By Porter Anderson
NEW YORK CITY: Bowker, the official ISBN agency for the United States, has announced today at O’Reilly Tools of Change for Publishing Conference (TOC), a new partnership for e-book conversion with New York’s Data Conversion Laboratory (DCL).
Bowker and DCL representatives said the intent of the new Bowker eBook Conversion Service is to “streamline the process” by which entrepreneurial authors produce ebooks, providing them not only with high quality format conversions of their work but also with ISBN identifiers for each formatted edition of a book.
In an interview, DCL CEO Mark Gross said, “Many authors don’t know where to look. They’re bombarded from all directions. Many of the organizations they come into contact with have a lot of strings attached to what happens to their book.”
By “strings attached,” Gross was referring, in part, to ebook production services that require an author’s property be sold exclusively through one retail channel or another.
Beat Barblan, Bowker’s Director of Identifier Services, pointed out that “for many authors, Bowker is the first stop,” as writers buy ISBNs, or International Standard Book Numbers, by which Bowker Research and other entities track and catalog the book industry’s output.
“Authors today want a product that’s on a par with what major publishers put out,” Barblan said. “That’s why we’re excited to be doing this during TOC’s Author Revolution Day.”
“The small publishers and Bowker’s research arm reports, “The number of self-published books produced annually in the United States has nearly tripled, growing 287 percent since 2006, tallying more than 235,000 print and ‘e’ titles as of the end of 2011.”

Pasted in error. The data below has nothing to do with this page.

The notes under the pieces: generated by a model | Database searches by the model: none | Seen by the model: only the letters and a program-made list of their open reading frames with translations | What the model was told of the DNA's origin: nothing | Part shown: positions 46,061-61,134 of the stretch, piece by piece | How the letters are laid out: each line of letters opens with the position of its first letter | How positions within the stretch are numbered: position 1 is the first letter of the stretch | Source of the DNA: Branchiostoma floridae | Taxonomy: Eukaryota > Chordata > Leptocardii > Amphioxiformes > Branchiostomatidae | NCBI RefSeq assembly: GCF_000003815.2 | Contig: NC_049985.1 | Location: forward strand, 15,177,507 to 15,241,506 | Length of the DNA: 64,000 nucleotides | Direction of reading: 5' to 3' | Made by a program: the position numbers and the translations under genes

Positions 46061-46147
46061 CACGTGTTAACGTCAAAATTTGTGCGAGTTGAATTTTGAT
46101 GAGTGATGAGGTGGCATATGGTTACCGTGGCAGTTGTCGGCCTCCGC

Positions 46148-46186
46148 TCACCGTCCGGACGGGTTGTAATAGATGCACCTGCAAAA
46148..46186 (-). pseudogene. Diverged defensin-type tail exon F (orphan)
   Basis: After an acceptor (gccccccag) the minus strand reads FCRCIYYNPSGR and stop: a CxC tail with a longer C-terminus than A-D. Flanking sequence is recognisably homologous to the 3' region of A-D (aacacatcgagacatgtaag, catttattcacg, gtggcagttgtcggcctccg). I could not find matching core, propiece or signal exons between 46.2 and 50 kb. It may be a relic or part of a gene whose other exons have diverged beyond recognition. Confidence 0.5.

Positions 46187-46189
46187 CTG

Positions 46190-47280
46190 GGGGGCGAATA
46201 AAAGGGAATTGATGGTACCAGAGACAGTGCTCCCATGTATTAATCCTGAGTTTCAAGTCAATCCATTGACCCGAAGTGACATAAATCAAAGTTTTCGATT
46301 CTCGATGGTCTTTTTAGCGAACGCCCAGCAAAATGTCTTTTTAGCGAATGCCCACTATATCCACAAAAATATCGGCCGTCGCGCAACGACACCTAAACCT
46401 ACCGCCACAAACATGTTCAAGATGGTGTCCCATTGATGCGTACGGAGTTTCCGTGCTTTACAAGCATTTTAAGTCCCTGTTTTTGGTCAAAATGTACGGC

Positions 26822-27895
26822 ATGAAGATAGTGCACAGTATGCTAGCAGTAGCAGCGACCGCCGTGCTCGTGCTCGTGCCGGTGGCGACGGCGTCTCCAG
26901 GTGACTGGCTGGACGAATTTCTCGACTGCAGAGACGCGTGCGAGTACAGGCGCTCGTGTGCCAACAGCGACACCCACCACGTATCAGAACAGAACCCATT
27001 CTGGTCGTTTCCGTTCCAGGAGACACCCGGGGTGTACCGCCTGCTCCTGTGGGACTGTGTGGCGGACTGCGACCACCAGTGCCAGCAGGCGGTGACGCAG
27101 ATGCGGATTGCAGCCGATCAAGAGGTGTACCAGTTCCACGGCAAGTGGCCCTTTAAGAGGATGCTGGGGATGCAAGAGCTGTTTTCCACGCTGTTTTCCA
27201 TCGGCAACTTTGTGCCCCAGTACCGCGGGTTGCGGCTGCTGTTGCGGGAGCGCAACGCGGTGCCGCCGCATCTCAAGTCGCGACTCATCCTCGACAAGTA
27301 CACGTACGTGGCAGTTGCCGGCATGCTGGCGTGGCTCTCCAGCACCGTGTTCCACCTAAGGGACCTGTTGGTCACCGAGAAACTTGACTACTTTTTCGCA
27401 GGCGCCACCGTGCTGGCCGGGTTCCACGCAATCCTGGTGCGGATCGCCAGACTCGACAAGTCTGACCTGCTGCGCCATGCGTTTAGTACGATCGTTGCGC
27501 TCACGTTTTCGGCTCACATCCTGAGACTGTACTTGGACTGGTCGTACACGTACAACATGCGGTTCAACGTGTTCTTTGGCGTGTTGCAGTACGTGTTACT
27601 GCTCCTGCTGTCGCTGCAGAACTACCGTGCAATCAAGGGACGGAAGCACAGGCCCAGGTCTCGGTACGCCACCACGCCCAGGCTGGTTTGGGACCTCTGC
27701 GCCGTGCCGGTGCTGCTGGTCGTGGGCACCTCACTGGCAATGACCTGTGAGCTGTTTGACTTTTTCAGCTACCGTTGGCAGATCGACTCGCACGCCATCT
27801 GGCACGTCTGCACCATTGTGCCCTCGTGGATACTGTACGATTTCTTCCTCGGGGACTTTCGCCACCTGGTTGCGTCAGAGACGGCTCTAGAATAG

Allowing for the fact that many self-publishers don’t attach ISBNs to their books—making it all but impossible for Bowker and other services to get hard figures on new production numbers (See Ether for Authors: Can We See You?) — the visible e-book production in 2011, Bowker reports, was 87,201, up 129% over 2010.
Print, while still selling more strongly than ebooks, grew in the same period, 2010, by only 33%.
“We searched for a reliable service that would enable our customers to retain ownership of their content,” Barblan in a prepared statement.
While his company was initially hesitant to discuss rates in pre-announcement exchanges, the new site lists $1.60 per page in conversion rates for single-format projects of low and medium complexity. (The site lists what factors determine the complexity of a book’s needs.)
For EPUB and .mobi files of low and medium complexity, the listed rate is $1.85 per page.
For projects deemed high complexity — needing elements such as sidebars, block quotes, tables, multiple lists, question-and-answer exercises, quizzes — pricing will depend on the features required and will be negotiated with the author on a case-by-case basis.
“It’s hard to get the author,” DCL’s Gross pointed out in interview, “at the time they need this service.”
His company, based in Fresh Meadows, New York, near John F. Kennedy International, works in textbooks, legal and research references, and periodicals. But like many other providers of publishing services to corporate clients, DCL has wanted, Gross said, to reach the growing market of entrepreneurial authors who are now handling their own publication.
“Bowker is the perfect solution for us,” Gross said, “because it’s where they come first (for ISBNs) and we can give them a solution for publishing their books.”
You can live stream TOC’s inaugural Author (R)evolution Day conference-within-a-conference. The live stream of the day’s events runs to 5 p.m. ET / 2200 GMT.